How the Skeletal System Works With the Muscular

The human body is a complex network of symbiotic systems. The skeletal system and the muscular system work together as the framework for the body as well as providing the pieces that allow for movement.

Skeletal System

The human skeleton consists of 206 separate bones. The bones provide a solid frame to support the body as well as protection for internal organs. The bones come together at joints which allow for movement of individual limbs as well as movement of the entire body in conjunction with skeletal tissue and the muscular system.

Muscular System

How the Skeletal System Works With Other Systems in Your Body

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The muscular system is composed of more than 600 muscles. These include the involuntary muscles of the heart and the smooth muscles of the internal organs. The skeletal muscles connect to the bones and work with connective tissue at the joints to allow for movement. The muscles connect to the nervous system and allow initiation of movement through nerve signals to and from the brain.

Connective Tissue

The bones and muscles are supported by connective tissue, which plays an integral role in structural support. Ligaments consist of densely packed collagen fibers that connect bone to bone. Their high tensile strength keeps the skeletal system supported while allowing movement at the joints. Tendons also consist of collagen fibers of high tensile strength but connect muscles to bone. Tendons are also designed to support compressive force, allowing for pulleylike actions of muscles around a bone. Not much blood flows through either tendons or ligaments, which means slower healing from strains or tears.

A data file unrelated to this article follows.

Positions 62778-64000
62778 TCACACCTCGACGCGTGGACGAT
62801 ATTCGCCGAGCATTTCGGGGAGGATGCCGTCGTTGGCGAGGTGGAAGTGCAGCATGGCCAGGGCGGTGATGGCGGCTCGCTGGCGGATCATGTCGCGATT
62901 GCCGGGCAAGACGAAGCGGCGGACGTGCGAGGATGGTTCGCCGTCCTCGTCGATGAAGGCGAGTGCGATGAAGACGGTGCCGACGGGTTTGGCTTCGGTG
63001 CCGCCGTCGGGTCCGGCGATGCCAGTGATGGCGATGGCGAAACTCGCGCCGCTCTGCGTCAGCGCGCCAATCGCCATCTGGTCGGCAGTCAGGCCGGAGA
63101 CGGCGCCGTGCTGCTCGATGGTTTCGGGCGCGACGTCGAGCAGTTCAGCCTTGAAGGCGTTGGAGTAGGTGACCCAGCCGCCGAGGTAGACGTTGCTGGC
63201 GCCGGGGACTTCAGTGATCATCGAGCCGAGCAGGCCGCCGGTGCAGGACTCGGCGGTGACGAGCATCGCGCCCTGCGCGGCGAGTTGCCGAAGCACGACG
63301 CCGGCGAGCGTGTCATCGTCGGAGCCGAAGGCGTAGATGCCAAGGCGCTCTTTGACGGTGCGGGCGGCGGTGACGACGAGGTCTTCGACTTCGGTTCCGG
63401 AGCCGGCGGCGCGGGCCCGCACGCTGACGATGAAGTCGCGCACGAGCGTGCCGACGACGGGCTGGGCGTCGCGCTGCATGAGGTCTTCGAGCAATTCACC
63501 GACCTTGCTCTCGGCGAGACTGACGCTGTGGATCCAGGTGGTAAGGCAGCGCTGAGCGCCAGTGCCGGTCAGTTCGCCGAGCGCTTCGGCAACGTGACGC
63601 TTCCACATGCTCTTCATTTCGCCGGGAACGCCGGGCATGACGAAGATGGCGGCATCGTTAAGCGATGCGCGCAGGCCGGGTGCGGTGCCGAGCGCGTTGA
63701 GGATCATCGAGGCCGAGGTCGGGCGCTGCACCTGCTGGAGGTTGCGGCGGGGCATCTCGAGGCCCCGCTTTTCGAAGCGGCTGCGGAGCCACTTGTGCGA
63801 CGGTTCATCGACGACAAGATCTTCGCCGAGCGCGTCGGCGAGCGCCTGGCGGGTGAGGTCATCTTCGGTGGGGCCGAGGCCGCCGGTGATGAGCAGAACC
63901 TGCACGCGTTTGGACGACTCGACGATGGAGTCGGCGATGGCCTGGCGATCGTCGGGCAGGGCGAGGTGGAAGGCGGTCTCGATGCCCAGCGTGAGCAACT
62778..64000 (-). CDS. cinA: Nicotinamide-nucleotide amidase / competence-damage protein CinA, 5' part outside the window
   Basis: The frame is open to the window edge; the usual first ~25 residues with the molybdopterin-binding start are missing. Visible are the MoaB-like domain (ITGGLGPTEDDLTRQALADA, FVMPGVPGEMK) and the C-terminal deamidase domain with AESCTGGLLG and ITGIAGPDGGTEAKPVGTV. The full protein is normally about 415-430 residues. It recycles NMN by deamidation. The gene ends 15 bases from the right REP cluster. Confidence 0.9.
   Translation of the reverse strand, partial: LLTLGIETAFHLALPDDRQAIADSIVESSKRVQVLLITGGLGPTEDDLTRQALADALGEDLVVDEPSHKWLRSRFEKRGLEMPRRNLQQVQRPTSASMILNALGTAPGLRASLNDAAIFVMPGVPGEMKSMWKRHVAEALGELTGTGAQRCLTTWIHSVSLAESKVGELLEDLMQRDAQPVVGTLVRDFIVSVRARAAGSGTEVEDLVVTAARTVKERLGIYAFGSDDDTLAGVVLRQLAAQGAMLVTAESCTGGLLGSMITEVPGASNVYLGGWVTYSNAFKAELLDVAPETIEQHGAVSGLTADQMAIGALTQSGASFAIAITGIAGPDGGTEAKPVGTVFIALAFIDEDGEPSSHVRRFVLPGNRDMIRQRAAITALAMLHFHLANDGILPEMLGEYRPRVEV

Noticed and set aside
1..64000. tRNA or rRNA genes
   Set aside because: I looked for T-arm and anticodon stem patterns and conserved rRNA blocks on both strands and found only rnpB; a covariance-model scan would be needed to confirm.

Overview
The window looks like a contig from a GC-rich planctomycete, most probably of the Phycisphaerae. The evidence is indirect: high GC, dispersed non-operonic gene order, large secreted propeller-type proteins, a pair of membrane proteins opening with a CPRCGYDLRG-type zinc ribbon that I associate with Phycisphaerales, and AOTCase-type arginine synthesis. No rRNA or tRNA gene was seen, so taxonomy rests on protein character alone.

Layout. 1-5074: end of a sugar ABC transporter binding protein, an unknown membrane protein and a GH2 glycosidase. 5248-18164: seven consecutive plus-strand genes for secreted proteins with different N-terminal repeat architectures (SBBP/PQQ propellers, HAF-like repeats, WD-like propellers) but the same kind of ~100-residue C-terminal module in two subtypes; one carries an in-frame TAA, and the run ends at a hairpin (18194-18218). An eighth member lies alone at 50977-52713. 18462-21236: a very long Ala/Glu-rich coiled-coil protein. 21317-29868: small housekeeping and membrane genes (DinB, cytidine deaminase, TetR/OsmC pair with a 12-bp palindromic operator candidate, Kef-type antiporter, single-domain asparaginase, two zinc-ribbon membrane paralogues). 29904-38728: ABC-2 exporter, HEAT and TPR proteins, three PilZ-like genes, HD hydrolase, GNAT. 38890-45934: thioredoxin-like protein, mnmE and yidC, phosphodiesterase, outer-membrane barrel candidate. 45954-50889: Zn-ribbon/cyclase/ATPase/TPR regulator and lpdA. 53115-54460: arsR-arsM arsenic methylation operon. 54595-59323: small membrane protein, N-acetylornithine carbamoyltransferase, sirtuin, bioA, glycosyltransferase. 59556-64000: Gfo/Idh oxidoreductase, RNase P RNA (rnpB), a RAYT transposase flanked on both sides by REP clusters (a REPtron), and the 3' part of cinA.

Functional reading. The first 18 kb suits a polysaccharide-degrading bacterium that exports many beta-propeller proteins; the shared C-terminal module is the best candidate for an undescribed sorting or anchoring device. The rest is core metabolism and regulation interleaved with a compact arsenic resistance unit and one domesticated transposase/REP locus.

Generating Force

Types of Joints in the Skeletal System

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Motor neurons connected to individual muscle fibers bridge the pathways of the musculoskeletal system once signals from the brain initiate a movement. The nerve impulses generated -- known as action potentials -- transport neural information to the muscles, eventually causing the muscle fibers to contract. As the muscles contract, the connective tissue at the joint draws the bone into movement along the designated pathway dictated by the skeletal structure of the joint. The action may be flexion, lateral sliding, rotation, pronation and supination, or movement in multiple directions, as is the case with a ball-and-socket joint.

Imbalance and Injury

Since the skeletal and muscular systems both support each other, injury to part of either system has an immediate effect on the other. Additionally, weakness or imbalance in particular muscles can cause strain and injury to connective tissue, potentially leading to damage directly to the bone. Similarly, strained or torn muscles may encourage imbalances within the muscle, placing extra strain on connective tissue to compensate for weakness. Strained or torn connective tissue can weaken muscles and alter joint structure, eventually leading to arthritis.